Imagination and Inspiration: If You Were a Crow or Crocodile or Gorilla . . .

Imagination and Inspiration

By Joseph Éamon Cummins

You’re probably a ‘something’ first – carpenter, teacher, website developer, insurance clerk, fashion model.

But you are also a creative person, even if you think you’re not. Maybe you’re an aspiring novelist or poet or an artist on one kind or another. Or perhaps not, but you see yourself as open-minded, a liberal thinker, or just someone who is definitely not ‘stuck in the mud’.

If you are any of these things, here’s a question for you: How much time do you give to exploiting your inspiration and imagination potential?

screen-shot-2016-10-07-at-12-30-20I mean give to developing both of these tools of achievement – inspiration and imagination – for getting things done, or done better.

Or is imagination something you take for granted and inspiration something you wait for? Just ‘automatic magic’ that bears no thinking about?

Tsk, tsk.

Every time I sit down to write about human behaviour I note again the mental kinship between the process of creating – especially when creating for an audience – and psychology.

So what, you ask?

Here’s the point: Imagination and inspiration can be spiked up – and exploited beneficially – through conscious effort. Just like the skills of grammar or computation, which, by the way, you had to learn and refine before they paid you back.

But when was the last time you were offered a course in Imagination or Inspiration?

Probably never.

And the last time you sought one?

Hmm.

Man does not achieve by grammar or computation alone, nor artist by honesty or talent alone, nor worker by education or dedication or sweat alone.

No.

If you are foolish enough to ignore imagination and inspiration, to wait for automatic magic, your best will always be beyond your reach.

This article gives you a few basic techniques you can employ confidently to make sure the ‘arty crowd’ don’t leave you in the dust.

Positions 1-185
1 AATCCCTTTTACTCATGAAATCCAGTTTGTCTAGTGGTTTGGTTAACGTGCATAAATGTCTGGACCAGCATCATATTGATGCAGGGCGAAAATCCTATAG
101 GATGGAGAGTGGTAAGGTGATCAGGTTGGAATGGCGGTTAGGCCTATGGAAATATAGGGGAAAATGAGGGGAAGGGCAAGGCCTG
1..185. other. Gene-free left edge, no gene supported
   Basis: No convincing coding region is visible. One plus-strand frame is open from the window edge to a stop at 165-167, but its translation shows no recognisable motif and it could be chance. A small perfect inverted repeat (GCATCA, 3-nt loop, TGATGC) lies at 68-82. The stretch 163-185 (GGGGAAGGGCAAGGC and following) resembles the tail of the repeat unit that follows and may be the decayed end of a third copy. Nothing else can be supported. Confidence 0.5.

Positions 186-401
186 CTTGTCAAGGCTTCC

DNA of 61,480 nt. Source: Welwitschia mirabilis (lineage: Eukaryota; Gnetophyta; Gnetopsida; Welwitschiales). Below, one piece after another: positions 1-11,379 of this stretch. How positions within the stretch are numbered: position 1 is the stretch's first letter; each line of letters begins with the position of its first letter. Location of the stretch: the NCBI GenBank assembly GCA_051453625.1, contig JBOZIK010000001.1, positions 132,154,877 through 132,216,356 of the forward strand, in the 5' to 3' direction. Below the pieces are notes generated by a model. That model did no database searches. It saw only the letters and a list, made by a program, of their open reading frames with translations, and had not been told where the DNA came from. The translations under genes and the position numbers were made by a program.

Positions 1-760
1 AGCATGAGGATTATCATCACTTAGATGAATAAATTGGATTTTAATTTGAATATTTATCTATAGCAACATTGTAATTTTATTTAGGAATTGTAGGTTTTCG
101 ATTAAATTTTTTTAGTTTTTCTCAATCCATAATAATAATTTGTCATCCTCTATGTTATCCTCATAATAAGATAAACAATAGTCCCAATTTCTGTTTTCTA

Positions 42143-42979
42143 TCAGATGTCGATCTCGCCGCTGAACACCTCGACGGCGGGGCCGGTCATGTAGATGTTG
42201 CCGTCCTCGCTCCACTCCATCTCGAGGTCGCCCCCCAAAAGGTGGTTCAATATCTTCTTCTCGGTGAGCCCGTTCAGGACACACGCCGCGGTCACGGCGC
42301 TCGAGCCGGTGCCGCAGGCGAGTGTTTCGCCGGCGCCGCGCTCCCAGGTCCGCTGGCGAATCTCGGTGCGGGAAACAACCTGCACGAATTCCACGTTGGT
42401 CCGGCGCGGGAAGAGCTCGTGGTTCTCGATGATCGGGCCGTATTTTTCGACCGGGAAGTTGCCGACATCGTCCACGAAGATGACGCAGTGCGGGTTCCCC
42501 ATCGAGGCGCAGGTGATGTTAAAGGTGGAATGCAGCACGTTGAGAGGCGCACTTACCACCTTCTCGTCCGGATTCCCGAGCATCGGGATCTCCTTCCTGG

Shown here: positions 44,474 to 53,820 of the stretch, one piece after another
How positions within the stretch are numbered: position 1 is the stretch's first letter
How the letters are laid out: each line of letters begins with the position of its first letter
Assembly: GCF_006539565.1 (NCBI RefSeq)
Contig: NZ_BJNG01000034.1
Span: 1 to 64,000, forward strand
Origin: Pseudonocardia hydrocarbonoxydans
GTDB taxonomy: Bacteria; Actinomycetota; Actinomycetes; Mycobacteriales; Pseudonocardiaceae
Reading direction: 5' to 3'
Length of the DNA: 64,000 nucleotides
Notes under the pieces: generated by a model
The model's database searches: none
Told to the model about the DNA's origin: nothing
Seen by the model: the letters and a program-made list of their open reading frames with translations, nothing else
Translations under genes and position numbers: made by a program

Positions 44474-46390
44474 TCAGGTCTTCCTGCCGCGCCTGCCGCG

If You Were a Crow or Crocodile or Gorilla . . . I know, a curious title, it sounds more like a bedtime story, but then you are reading this, aren’t you? I wonder why. Perhaps because two imaginations are at work – yours and mine. Orchestrated by the writer! Some might say manipulated. Others would say art. No difference.

But that’s not the whole story. You have more going for you.

Let’s assume here that you’re a writer, artist or ‘creative’ of some kind, in which case your senses are more attuned than other people’s. You see and sense and feel things that others miss because they don’t question or don’t stop long enough to observe or explore or ‘play’.

This is your gift. Have you accepted it? Are you applying it? Are you milking it?

Not consistently, I’d bet. Or not consistently enough. Time to recommit to your gift?

Because your mind is both an instigator (it creates) and a processor of (it packages) inspiration. That sparkling idea you are hoping for can originate entirely within your imagination, obviously, but it might also originate via your senses – something you see or hear or touch or taste or experience. However it’s conceived, the embryonic idea will need to be nurtured by your imagination into a scene, a short story, a book, a painting, a piece of sculpture or music, or even how you might portray a stage character.

This is processing, the imagination at work. Exploit it relentlessly! If you were a crow or crocodile or gorilla you wouldn’t have it.

Exploit it how, you ask?

Explore deeply the ‘ordinary’ things, unlock the core elements others miss. By digging. Note the peculiar way one person looks at another, the language someone uses that fails to hide contempt, the way the stranger’s face reconfigured when her hand touched his cheek, how precisely the woman back-pedalled when the door burst open, and so on. Search for it in the subtext you detect or imagine in a scene, a character, what’s going on under the surface in a novel or play-script or film.